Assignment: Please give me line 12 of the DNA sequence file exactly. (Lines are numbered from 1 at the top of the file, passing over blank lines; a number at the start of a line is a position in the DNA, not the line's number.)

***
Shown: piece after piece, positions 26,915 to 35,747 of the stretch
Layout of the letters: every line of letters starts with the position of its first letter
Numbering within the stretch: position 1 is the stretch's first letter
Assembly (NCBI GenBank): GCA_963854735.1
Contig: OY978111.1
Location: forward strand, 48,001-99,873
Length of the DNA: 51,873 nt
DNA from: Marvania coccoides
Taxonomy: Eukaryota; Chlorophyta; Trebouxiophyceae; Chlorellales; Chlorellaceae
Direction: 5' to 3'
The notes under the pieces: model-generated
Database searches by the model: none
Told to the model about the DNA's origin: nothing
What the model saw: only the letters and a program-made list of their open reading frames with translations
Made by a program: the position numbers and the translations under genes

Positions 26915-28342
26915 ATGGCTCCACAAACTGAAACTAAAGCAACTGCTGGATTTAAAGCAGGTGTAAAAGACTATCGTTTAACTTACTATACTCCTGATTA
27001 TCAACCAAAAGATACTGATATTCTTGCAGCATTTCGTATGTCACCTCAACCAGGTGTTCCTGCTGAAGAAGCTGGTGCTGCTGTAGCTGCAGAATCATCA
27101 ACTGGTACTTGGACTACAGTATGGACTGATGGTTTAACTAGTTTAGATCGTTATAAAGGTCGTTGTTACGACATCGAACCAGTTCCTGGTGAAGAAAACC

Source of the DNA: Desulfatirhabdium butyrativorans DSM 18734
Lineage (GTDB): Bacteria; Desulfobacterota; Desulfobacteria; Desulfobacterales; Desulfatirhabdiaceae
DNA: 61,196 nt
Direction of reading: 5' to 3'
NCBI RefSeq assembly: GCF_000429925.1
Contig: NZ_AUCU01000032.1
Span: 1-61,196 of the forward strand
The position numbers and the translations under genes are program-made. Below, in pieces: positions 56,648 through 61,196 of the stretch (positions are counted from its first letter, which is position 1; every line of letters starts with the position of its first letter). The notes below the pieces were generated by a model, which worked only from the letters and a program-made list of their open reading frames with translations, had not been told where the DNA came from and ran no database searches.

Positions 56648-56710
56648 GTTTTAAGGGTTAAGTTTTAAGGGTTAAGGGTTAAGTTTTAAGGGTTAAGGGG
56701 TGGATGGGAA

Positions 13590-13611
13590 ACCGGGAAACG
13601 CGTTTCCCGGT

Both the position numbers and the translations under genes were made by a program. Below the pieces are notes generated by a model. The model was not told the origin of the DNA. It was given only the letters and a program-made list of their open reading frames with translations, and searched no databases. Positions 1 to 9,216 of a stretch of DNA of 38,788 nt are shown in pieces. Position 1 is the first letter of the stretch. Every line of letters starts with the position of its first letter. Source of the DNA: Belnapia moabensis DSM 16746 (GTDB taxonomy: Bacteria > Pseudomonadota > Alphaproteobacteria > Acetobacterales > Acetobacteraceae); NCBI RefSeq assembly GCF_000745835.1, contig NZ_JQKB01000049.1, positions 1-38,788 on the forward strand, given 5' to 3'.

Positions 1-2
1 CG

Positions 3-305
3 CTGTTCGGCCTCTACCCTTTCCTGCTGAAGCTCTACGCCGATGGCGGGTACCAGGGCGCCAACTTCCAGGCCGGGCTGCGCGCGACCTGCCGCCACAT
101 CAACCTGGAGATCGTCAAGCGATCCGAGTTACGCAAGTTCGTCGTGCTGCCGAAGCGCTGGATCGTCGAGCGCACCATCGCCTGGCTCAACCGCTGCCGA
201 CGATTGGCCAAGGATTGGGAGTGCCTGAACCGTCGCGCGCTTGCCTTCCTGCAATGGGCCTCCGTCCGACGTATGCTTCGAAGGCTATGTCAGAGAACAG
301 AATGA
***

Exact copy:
Database searches by the model: none